What’s a GLOCK…that isn’t a GLOCK?
That is, something that looks like a GLOCK, runs all night and day without ever having a malfunction…just like a GLOCK.
But is made without a single GLOCK part.
How does that work?
Well, the folks behind that beautiful Frankenstein of a gun were the people at Lonewolf, and that gun was built on their excellent Timberwolf frame.
How does the new Timberwolf frame work? How’s it different from the old one? Is it really worth upgrading from a standard GLOCK frame?
Let’s talk about it.
Lone Wolf Distributors
Lone Wolf makes an absolute ton of GLOCK parts, so much so that you can not only build a not-GLOCK with their parts, but you can build several different varieties based on what frame, slide, or grip that you want.
We’ve talked before about triggers, barrels, and other parts from Lonewolf before, and you’ll see their name anytime we or anyone else talks about the best aftermarket GLOCK parts, so there’s no doubt they make good stuff.
I’ve always appreciated the quality of GLOCKs, but Gaston’s greatest never really felt right in my hand. I have very small hands, even for a woman (like actual baby hands), and there’s just something about a factory GLOCK grip angle that just doesn’t work for me.
So when I got the opportunity to test out Lone Wolf’s brand new frame for the GLOCK platform, the improved version of their standout Timberwolf frame, I practically jumped at the chance.
What Is the Lonewolf Timberwolf Frame?
In GLOCK terms, the frame of the pistol is akin to what we’d call the lower in something like an AR-15. This is the part you grip, and it contains the magazine well and the controls, trigger, slide stop, mag release, etc.
As far as the ATF is concerned, this is also the firearm and is the serialized part, which means each Timberwolf frame is a handgun, legally speaking.
You’ll need an FFL transfer to receive it, and you’ll have to fill out the paperwork just like you would if you bought a complete pistol (shout out to Franklin Gun Shop for being my FFL of choice and for hooking me up with a free transfer).
You’ll also need a slide, and some other parts to finish the frame, depending on whether or not you order the built frame or a blank one with no controls installed from the factory.
For a slide, Lonewolf hooked me up with an absolutely gorgeous PVD-coated Alpha Wolf model slide with some excellent porting and lightening cuts (and a fabulous iridescent finish called Frost BIte) that has me swooning. Huge thanks to Luke at Lonewolf for helping me out with a slide!
Prices accurate at time of writing
Prices accurate at time of writing
For your own slide, I’d recommend looking at Lonewolf first since you can be almost certain you won’t have compatibility issues (provided you order the right stuff) but other aftermarket slides of the correct generation model should work too.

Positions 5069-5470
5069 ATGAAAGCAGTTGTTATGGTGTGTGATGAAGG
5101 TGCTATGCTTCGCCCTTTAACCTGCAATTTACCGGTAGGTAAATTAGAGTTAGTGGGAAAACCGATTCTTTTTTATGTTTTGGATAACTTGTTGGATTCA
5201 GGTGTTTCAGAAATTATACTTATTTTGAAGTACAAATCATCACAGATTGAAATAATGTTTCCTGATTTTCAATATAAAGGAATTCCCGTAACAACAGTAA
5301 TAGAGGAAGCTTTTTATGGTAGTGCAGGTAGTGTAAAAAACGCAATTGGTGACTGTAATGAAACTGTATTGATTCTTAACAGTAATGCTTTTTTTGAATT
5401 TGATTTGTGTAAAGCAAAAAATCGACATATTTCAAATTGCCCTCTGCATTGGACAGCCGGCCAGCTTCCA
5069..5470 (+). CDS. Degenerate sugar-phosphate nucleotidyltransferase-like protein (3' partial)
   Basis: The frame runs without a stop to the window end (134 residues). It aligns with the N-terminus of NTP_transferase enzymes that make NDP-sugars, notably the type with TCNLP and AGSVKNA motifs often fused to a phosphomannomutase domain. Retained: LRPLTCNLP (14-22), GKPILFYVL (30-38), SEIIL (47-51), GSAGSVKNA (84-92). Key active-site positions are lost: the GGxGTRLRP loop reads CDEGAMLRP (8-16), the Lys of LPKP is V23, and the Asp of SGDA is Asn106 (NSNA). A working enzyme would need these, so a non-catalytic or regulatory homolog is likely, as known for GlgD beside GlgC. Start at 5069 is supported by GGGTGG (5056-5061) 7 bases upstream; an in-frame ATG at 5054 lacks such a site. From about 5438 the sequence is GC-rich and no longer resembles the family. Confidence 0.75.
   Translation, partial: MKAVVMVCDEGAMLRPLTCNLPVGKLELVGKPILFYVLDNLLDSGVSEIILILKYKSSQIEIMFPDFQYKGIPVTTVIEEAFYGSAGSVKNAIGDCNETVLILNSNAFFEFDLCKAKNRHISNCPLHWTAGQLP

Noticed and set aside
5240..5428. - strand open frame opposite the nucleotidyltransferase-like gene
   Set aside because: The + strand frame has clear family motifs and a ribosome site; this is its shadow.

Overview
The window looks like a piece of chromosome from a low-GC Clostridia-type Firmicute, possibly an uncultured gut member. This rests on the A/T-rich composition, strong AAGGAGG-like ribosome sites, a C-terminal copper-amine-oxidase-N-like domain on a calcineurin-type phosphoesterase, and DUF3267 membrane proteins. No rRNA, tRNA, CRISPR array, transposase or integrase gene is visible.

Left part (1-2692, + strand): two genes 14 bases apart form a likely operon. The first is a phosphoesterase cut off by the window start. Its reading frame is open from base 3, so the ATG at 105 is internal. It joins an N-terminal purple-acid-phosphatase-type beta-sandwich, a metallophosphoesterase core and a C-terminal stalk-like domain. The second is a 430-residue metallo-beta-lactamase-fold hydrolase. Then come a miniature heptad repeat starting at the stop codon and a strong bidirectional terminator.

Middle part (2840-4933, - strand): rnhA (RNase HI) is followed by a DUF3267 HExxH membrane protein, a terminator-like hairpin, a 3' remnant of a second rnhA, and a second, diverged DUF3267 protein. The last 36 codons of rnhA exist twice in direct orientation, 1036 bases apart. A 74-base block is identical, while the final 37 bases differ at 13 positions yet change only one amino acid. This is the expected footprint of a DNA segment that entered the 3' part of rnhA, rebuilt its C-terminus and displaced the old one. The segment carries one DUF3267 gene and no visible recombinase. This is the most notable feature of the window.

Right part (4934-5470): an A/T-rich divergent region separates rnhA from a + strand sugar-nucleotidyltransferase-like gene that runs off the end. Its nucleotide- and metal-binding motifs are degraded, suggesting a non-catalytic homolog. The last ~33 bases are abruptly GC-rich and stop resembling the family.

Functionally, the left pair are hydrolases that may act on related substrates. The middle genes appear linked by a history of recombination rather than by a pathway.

Of course, you can slap a factory GLOCK slide of the appropriate generation on top as well.
If you want to build your own frame and install your trigger, slide stop lever, and mag release of your choice, go with the blank frame and finish it yourself.
If you’re like me and plenty happy with Lonewolf parts, or you just want the quickest option to get you up and shooting immediately, go with the built frame.
Of course, all this was true of the original Lonewolf frame that came out a few years ago. Nothing has changed there.
So what has changed?
The NEW Timberwolf Frame
The game; the game is what has changed.
Particularly for those of us with hands that don’t like GLOCK’s factory grip and grip angle.
Women and men with small hands rejoice! The new Timberwolf frame is even more customizable than before, and it has a straighter, more 1911-esque grip angle that, to me at least, points better and shoots easier.
The new Timberwolf frame is actually available in 16 different grip configurations, which means you can almost definitely find something that works for you.
The overall ergonomics are also improved, and I think more natural to the hand than the previous Timberwolf frame. The grip is actually a hair or two larger, but even with my smallish hands, it doesn’t feel too large or unwieldy.
In fact, I’m comfortable calling this the best option out there for women who want GLOCK performance, but don’t feel like they can get a great grip on a standard GLOCK.
These new frame and grip options aren’t just for the small-handed among us, however. This unprecedented number of options is a huge boon for those who like to carry concealed as well.
See, when you’re trying to avoid “printing” where the outline of your gun is visible through your clothing, it is not really the slide length that’s the problem, its the overall thickness of the weapon and the grip that are most problematic.
This is, of course, a huge problem for everyone, but especially women who tend to wear close-fitting attire. The great thing about all these different grip options is that you can combine a long slide (for easier target acquisition, recoil control, and sight alignment) with a smaller frame than what you can get from the factory.
This leaves you the opportunity for some true Frankenstein builds, like a Glock 19 slide on a much smaller Glock 26 frame.
This type of build-your-own, mix-and-match customization gives you the best of both worlds. You have a gun that is both more shootable and more concealable at the same time.
Finally, we get to my favorite part: the lower bore axis.
The bore axis of your firearms is basically a fancy way of saying “where the barrel is”. For controlling muzzle flip during shooting, a lower bore axis means you have less of a levering effect going on.
With a lower bore axis, the upward motion of the muzzle is reduced, and you get more of a rearward push, rather than an upward flip. This is huge for accuracy on follow up shots and rapid fire strings.